A therapy dog is providing virtual therapy sessions for frontline workers

Apr 21 2020, 4:00 pm

It is a stressful time for all of us, and everyone is feeling the tension and anxiety that comes with the uncertainty of not knowing when things will improve and return to normal.

During challenging times like these, it is understandable to experience a toll on mental health. Luckily, a therapy dog is hoping to help one virtual therapy session at a time.

Ricochet, the golden retriever, is a therapy dog with Pawsitive Teams, a non-profit organization operating in San Diego, California, that trains service dogs for those with disabilities.


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More specifically, Ricochet is part of the Canine Inspired Community Reintegration (CICR) program, a partnership between Pawsitive Teams and the Naval Medical Center San Diego.

Now, Ricochet is reporting for duty by providing online therapy sessions via FaceTime for essential workers who need her most.

“Are you a healthcare worker or anyone else feeling anxious, stressed, depressed, scared, overwhelmed or any other unsettling emotion during this Covid-19 pandemic?” a post on Ricochet’s official website asks.

“Do you wish therapy dogs weren’t social distancing so they could provide some comfort? Well, Ricochet does… and she’s teamed up with her Pawsitive Teams Therapy Dog crew to provide virtual canine therapy! ”


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According to the website, making eye contact with a dog can reduce anxiety. Even looking at a photo of a dog’s eyes can be soothing.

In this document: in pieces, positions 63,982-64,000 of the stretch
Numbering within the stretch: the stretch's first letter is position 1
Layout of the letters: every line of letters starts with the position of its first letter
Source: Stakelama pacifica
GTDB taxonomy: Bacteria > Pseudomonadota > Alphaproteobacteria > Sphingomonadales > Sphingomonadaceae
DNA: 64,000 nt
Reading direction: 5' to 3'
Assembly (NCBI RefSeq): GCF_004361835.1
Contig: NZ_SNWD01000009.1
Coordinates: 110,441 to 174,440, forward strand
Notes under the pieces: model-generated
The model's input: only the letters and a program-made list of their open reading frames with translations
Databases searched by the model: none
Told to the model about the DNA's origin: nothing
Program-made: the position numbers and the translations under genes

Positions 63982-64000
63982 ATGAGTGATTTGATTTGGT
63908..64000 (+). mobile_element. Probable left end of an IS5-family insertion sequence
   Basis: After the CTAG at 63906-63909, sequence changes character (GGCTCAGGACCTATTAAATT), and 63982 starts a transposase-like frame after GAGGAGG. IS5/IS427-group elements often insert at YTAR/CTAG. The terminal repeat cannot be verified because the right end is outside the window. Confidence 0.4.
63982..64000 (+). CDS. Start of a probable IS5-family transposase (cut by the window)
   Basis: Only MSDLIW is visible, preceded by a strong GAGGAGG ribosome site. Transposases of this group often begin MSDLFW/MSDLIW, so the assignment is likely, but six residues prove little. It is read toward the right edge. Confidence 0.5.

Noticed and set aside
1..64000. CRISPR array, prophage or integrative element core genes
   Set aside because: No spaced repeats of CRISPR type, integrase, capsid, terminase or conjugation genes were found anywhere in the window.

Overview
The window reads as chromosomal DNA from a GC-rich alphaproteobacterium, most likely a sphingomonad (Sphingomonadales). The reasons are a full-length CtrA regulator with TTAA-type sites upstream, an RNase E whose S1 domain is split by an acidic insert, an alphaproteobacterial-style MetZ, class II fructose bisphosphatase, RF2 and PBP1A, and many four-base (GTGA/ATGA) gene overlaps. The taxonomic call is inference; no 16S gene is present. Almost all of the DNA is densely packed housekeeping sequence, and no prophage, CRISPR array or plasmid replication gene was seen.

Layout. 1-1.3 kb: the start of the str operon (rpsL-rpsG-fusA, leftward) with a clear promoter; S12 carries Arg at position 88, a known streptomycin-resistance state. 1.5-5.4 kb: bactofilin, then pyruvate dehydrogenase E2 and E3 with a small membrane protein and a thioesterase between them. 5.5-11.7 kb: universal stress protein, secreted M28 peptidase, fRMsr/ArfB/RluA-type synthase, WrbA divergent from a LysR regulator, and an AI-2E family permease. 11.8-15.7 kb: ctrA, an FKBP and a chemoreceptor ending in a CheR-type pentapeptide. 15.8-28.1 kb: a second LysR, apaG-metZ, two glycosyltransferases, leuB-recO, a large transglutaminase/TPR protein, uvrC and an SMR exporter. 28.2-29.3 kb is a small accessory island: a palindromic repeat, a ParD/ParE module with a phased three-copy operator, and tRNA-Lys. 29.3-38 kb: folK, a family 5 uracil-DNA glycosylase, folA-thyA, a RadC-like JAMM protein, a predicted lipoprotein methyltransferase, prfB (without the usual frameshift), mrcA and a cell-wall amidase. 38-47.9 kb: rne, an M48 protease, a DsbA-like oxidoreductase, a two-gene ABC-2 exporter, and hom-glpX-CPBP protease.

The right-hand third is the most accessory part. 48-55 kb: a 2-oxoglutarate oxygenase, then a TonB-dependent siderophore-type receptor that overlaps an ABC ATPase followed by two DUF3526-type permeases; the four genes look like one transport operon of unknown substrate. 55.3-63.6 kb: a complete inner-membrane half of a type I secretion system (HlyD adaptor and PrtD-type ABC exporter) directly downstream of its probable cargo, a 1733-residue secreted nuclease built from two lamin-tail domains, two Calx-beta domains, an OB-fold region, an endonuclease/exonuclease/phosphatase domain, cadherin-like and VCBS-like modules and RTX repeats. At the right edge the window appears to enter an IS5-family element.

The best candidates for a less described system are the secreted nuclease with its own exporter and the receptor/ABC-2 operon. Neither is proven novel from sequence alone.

The site explains that after only 30 to 60 seconds of looking at an image, your brain triggers the release of oxytocin, a hormone known to reduce anxiety and create a sense of calm.

Ricochet is providing virtual therapy sessions for doctors, nurses, healthcare workers, first responders, as well as essential workers and families who have lost a loved one.


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“During this time of feeling helpless, the more we share, the more people we can reach and the more helpful we can feel,” a post on Ricochet’s Facebook states.

There is no denying that times are tough right now, and we may forget to consider the mental toll that it is taking on essential workers and healthcare professionals, who are risking their lives to keep the rest of the world safe on a daily basis.

Services such as these allow essential workers to get the assistance they may need to continue on with the fight.

Emily RumballEmily Rumball

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